From the Richmond Enquirer,
10/16/1862, p. 2, c. 4
A VISIT TO HOLLYWOOD. –
It is a beautiful feature in the faith of the Catholic, which, on All Saint’s
Day, prompts a visit to the abodes of the dead. Many indeed are the hallowed
memories which on that day are called up in beautiful reality to endear the dust
of those who, when living were beloved and who now, though slumbering in the
narrow house, are revivified by the magic fancies of affection.
A few evenings since we
visited our own beautiful Hollywood. Around, the dead were sepulchred, dreaming the dreams of “that sleep
which knows no waking,” and by our side were the quick, in the lithe elasticity
of youth, or in the “sear and yellow leaf,” dreaming day-dreams as strange and
many tinted as the flowers of which were strewn around by the lingering genius
of the still living love.
In life we know that
there is a double union existing between mind and matter, and consciousness
cannot determine whether or not the dreams of one are ever dependent upon the
state and condition of the other. One, we know, or think we know.
“---- aspires to Heaven,
Pants for its sempiternal heritage,
And ever changing, ever rising still.
Wantons in endless being;
The other for a time, the unwilling sport
Of circumstances and passion, struggles on,
Fleets through its sad duration rapidly,
Then, like a useless and worn out machine,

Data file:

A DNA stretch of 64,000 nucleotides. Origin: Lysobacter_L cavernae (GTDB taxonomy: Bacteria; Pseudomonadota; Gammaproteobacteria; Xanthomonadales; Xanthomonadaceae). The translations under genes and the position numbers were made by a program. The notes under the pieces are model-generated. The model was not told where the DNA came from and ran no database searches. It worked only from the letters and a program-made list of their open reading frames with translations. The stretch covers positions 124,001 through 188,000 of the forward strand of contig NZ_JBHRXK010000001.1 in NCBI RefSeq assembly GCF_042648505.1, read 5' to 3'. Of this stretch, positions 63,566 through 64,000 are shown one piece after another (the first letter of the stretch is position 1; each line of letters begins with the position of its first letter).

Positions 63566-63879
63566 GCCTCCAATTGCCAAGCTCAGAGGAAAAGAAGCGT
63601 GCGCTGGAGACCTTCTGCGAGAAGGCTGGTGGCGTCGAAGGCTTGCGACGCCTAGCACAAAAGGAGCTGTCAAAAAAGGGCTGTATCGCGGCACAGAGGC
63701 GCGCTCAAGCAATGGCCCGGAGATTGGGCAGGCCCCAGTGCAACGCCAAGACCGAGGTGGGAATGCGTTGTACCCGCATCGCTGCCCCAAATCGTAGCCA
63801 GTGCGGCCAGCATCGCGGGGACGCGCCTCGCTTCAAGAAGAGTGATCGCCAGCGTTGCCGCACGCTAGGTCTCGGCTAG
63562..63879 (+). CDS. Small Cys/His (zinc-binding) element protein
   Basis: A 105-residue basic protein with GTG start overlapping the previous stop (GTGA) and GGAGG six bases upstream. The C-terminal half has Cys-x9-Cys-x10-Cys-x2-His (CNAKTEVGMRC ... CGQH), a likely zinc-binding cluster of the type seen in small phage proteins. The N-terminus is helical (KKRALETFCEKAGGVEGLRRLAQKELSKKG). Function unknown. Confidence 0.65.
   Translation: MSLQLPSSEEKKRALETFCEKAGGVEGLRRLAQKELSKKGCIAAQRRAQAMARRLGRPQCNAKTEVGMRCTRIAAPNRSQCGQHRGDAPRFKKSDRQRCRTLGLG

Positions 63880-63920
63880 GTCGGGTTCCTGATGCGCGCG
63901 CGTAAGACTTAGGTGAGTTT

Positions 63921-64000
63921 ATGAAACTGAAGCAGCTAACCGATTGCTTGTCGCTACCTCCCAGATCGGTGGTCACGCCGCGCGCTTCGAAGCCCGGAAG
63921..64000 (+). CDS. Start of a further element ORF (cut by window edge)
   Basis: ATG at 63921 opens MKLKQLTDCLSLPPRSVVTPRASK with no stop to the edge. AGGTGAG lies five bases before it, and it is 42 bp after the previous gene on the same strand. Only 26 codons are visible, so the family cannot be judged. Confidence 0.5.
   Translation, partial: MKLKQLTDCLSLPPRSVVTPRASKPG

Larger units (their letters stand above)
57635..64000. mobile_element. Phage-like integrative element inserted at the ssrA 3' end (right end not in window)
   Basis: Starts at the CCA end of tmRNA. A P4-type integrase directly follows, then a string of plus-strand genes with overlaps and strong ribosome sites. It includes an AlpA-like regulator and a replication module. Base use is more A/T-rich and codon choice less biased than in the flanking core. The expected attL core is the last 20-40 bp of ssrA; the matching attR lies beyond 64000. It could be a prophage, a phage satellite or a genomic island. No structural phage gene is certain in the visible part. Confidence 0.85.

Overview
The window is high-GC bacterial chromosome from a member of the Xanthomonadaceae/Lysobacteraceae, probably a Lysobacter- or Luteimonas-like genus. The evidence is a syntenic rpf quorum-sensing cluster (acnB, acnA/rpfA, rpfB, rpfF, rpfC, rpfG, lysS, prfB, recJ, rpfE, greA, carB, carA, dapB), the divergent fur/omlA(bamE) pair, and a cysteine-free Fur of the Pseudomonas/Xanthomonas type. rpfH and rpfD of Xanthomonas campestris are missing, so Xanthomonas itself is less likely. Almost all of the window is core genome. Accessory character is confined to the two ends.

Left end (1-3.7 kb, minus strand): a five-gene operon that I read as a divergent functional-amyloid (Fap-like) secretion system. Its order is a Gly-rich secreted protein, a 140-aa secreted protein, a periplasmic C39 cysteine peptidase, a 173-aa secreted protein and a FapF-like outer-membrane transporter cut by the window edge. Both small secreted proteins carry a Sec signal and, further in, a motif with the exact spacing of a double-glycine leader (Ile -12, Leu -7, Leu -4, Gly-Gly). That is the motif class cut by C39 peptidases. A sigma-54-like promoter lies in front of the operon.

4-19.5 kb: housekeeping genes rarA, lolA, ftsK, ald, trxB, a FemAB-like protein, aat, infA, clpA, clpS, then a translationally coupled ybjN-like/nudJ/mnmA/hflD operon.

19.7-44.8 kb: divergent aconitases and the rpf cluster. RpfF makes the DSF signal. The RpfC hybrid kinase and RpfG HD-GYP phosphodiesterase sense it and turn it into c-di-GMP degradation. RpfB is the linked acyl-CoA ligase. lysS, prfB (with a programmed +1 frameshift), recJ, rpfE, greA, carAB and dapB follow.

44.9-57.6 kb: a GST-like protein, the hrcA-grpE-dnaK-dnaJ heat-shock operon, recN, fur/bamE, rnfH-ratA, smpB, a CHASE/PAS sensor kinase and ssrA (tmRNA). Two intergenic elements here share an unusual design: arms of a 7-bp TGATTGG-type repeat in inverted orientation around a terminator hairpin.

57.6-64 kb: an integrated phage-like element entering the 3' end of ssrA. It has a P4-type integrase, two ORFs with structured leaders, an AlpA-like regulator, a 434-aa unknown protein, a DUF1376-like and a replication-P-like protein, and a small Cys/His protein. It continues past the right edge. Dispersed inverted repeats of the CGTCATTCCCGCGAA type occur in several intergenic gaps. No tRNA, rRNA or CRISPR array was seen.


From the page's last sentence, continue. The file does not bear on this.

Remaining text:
Rots, perishes and passes.”
More than a year ago,
this pleasant burial ground was one Elysium of charming plots and beautiful
monuments. Scarcely a grave was without its marble and its light of laughing
flowers. Now through its northwestern expanse the yellow earth rises in thickly
folding billows over dead roses of chivalry, from every State, aye, almost every
town and village in the South. The same feelings of sadness arise, but not in
the same train of retrospective musing, when we contemplate these bare and
melancholy graves, emblems of that victory which death brings to the soldier in
the midst of war, the victory of an everlasting peace. No canopied and perfumed
couch comes up in the imagined picture of the soldier’s death, but we are apt to
see instead all that can make misery more wretched and death itself more welcome
than the light of day.
Gentle and affectionate
hearts, men in the first full glow of health and youth, the soul of honor and of
patriotism, blessed with friends and fortune, and sustained to the last, with an
unfaltering hope, sleep there; and when they lay down, no friend was near, no
fortune brought them the care and kindness of the home’s affection, and no hope
of home again shone in the brightness of its realization upon their blanching
brows and sinking hearts.
It is indeed sad to
pass through this quarter of Hollywood. All that was can suggest and peace foreshadow, floats like a vision over
each turfless grave.
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